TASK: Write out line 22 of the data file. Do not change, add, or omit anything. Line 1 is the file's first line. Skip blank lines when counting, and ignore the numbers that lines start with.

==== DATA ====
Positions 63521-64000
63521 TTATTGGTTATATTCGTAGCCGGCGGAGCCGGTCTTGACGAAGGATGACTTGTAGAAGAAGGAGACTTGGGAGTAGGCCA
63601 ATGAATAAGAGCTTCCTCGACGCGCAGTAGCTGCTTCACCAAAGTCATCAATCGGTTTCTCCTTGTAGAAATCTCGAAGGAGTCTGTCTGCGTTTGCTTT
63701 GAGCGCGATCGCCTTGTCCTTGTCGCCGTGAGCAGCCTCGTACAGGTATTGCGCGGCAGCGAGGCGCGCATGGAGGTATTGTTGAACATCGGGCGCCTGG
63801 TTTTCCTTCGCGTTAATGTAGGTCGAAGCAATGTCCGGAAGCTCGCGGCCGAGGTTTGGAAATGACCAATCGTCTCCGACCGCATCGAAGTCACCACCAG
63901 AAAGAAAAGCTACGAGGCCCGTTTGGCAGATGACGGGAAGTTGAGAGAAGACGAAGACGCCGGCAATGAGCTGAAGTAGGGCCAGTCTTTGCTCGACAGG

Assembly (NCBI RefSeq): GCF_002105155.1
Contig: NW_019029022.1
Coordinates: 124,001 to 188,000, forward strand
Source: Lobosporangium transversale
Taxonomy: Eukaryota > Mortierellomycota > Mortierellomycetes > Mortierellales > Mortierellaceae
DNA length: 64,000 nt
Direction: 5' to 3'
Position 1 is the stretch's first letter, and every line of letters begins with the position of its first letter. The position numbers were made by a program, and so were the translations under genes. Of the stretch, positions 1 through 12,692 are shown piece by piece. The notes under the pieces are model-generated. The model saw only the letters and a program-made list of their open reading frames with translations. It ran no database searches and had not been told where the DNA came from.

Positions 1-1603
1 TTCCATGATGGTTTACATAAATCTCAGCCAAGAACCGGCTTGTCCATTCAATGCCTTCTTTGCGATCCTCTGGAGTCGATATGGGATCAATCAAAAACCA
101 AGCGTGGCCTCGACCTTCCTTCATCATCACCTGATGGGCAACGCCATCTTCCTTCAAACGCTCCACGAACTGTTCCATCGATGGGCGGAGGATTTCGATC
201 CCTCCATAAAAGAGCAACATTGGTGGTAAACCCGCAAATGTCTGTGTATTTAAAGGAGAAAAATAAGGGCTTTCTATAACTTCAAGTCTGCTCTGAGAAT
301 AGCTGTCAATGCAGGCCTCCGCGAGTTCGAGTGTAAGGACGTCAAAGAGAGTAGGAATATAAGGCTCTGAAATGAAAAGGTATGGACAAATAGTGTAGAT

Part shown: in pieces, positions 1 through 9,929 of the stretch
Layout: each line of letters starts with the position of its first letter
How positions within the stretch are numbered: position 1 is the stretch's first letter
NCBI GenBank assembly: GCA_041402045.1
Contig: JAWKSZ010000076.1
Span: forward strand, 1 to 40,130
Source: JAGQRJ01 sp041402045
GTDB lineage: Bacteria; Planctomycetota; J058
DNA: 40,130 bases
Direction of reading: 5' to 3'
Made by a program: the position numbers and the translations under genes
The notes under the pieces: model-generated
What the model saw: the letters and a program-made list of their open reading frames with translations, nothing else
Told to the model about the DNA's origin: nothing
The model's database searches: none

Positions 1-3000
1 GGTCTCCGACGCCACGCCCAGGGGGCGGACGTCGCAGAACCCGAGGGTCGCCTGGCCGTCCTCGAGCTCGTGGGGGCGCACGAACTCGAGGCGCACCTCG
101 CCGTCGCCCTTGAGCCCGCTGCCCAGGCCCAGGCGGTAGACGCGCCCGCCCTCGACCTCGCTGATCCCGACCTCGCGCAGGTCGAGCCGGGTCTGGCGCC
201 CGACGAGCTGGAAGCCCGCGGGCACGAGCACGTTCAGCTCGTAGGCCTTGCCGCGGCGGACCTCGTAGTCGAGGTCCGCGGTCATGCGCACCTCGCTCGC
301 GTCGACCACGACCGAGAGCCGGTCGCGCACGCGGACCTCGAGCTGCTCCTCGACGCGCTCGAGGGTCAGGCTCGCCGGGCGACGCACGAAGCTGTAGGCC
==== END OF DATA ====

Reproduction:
How positions within the stretch are numbered: position 1 is the stretch's first letter